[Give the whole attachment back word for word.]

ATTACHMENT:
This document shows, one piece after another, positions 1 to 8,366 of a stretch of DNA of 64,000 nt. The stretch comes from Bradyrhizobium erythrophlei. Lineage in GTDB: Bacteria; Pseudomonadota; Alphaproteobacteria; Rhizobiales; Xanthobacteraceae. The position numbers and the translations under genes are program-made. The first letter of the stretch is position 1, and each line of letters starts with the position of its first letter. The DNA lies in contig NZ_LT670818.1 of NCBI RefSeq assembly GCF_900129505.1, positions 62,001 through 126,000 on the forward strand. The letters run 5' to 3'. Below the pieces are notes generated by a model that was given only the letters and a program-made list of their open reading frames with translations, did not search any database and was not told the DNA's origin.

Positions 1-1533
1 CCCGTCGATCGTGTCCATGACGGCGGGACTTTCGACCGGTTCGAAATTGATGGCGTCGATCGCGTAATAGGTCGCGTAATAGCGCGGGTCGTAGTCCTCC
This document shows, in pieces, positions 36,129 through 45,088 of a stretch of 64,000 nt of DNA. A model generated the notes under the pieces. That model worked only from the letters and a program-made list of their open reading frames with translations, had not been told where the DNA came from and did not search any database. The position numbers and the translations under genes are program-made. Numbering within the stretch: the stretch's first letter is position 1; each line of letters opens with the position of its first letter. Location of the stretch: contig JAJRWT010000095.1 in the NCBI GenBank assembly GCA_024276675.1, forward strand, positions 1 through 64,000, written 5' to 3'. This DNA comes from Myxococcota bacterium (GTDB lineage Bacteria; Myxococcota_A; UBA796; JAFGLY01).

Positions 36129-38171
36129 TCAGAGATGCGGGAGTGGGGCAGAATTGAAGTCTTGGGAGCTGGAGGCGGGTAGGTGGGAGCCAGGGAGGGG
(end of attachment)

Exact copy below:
This document shows, one piece after another, positions 1 to 8,366 of a stretch of DNA of 64,000 nt. The stretch comes from Bradyrhizobium erythrophlei. Lineage in GTDB: Bacteria; Pseudomonadota; Alphaproteobacteria; Rhizobiales; Xanthobacteraceae. The position numbers and the translations under genes are program-made. The first letter of the stretch is position 1, and each line of letters starts with the position of its first letter. The DNA lies in contig NZ_LT670818.1 of NCBI RefSeq assembly GCF_900129505.1, positions 62,001 through 126,000 on the forward strand. The letters run 5' to 3'. Below the pieces are notes generated by a model that was given only the letters and a program-made list of their open reading frames with translations, did not search any database and was not told the DNA's origin.

Positions 1-1533
1 CCCGTCGATCGTGTCCATGACGGCGGGACTTTCGACCGGTTCGAAATTGATGGCGTCGATCGCGTAATAGGTCGCGTAATAGCGCGGGTCGTAGTCCTCC
This document shows, in pieces, positions 36,129 through 45,088 of a stretch of 64,000 nt of DNA. A model generated the notes under the pieces. That model worked only from the letters and a program-made list of their open reading frames with translations, had not been told where the DNA came from and did not search any database. The position numbers and the translations under genes are program-made. Numbering within the stretch: the stretch's first letter is position 1; each line of letters opens with the position of its first letter. Location of the stretch: contig JAJRWT010000095.1 in the NCBI GenBank assembly GCA_024276675.1, forward strand, positions 1 through 64,000, written 5' to 3'. This DNA comes from Myxococcota bacterium (GTDB lineage Bacteria; Myxococcota_A; UBA796; JAFGLY01).

Positions 36129-38171
36129 TCAGAGATGCGGGAGTGGGGCAGAATTGAAGTCTTGGGAGCTGGAGGCGGGTAGGTGGGAGCCAGGGAGGGG